"Clean picked bones behind us," rumbles the form at the head of the table, "and the wrath of the gods to the north, and the fury of the red wizards to the south. It does seem that I am facing a hard decision, Lieutenants," he continues, looking each in the eye as he continues, "Because it is my decision after all, no matter how highly I esteem my officers, and advisors,"
He stands to his full height of just over six feet and two, wit ha stiff shock of hair rising another 1, his a steel breastplate, emblazoned with the symbol of Tempus encompassing a stout barrel chest, and mail and plate bedecked arms that though lithe enough top fence, were still muscled enough to deal a telling blow the stoutest of enemies.
"Of course sir," says Valero, with a brief nod.
"I couldn't think of a better way myself, sir," pipes in Bran.
"I follow your lead sir," says a reticent Grigor.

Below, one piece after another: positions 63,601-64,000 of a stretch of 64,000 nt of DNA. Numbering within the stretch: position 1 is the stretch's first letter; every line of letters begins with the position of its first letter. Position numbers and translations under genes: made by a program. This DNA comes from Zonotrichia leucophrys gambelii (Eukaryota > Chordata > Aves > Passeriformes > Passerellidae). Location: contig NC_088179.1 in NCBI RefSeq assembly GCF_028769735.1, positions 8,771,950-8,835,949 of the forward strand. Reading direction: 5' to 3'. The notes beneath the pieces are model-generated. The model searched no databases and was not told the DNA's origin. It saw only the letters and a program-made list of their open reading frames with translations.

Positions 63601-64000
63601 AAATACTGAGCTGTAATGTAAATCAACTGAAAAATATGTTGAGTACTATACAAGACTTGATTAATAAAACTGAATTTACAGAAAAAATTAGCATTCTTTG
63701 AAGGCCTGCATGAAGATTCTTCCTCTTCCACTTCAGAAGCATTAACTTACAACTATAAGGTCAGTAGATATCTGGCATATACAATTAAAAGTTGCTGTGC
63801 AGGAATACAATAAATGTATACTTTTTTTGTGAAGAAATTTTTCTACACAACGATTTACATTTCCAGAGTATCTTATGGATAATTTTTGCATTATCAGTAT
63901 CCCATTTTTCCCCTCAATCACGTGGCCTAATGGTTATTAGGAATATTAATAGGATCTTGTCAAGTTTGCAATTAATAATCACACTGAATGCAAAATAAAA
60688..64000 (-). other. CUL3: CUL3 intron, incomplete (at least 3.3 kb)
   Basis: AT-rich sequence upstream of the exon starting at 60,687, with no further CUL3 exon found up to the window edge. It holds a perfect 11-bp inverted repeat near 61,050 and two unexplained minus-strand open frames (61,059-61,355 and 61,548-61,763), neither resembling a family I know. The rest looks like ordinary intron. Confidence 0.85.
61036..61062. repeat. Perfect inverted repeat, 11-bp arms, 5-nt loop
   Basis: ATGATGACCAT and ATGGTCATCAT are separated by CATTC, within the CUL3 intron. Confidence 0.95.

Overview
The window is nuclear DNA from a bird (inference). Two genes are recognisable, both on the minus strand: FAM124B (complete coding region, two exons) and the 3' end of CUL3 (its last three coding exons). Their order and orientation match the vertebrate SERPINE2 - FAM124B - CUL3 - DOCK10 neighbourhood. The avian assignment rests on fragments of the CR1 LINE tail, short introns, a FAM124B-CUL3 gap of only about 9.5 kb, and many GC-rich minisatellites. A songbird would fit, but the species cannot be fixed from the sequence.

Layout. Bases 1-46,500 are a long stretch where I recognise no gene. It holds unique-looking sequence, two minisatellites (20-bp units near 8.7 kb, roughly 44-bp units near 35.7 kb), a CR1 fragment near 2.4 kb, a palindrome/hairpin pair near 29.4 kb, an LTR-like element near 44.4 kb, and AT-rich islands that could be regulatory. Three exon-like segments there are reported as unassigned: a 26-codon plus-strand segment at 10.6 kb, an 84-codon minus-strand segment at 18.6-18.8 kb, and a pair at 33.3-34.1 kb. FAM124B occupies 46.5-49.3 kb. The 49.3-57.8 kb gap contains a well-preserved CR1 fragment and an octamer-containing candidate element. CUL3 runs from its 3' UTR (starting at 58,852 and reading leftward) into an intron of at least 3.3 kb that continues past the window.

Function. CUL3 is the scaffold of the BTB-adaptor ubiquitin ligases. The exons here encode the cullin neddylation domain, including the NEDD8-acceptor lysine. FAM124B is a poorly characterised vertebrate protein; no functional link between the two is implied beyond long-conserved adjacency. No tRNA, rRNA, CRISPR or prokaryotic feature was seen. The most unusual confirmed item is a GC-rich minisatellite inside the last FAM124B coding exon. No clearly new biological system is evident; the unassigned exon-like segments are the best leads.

"Could it ever be any other way," demurs Jayla.
"Good," he states, standing and walking to the end of the table nearest the others, "However I do wish you to know that I do value all your opinions highly. So highly in fact, that I am going to do as you all advise." He says archly, much to the puzzled looks from around the tent.
With flashing emerald eyes, and a broad smile he goes around the table patting each on the shoulder as he passes, before coming to rest before the map, "Yes, I believe you all have valid concerns. So, we are going to sit on the fence. Stay right here, run caravan escort, and see how things turn out. Depending on how the next few moons go we might just end up in the employ of Unther, or Mulhorand, or even return the way we came with life, limb and soul intact. But for the time being, we will stay close enough to the action to act, depending on how things turn out."
"There are important times coming, and perhaps, dear Bran, we might just end up in the epics after all. That is as long as we are careful picking our horse."
Chapter One (part 1)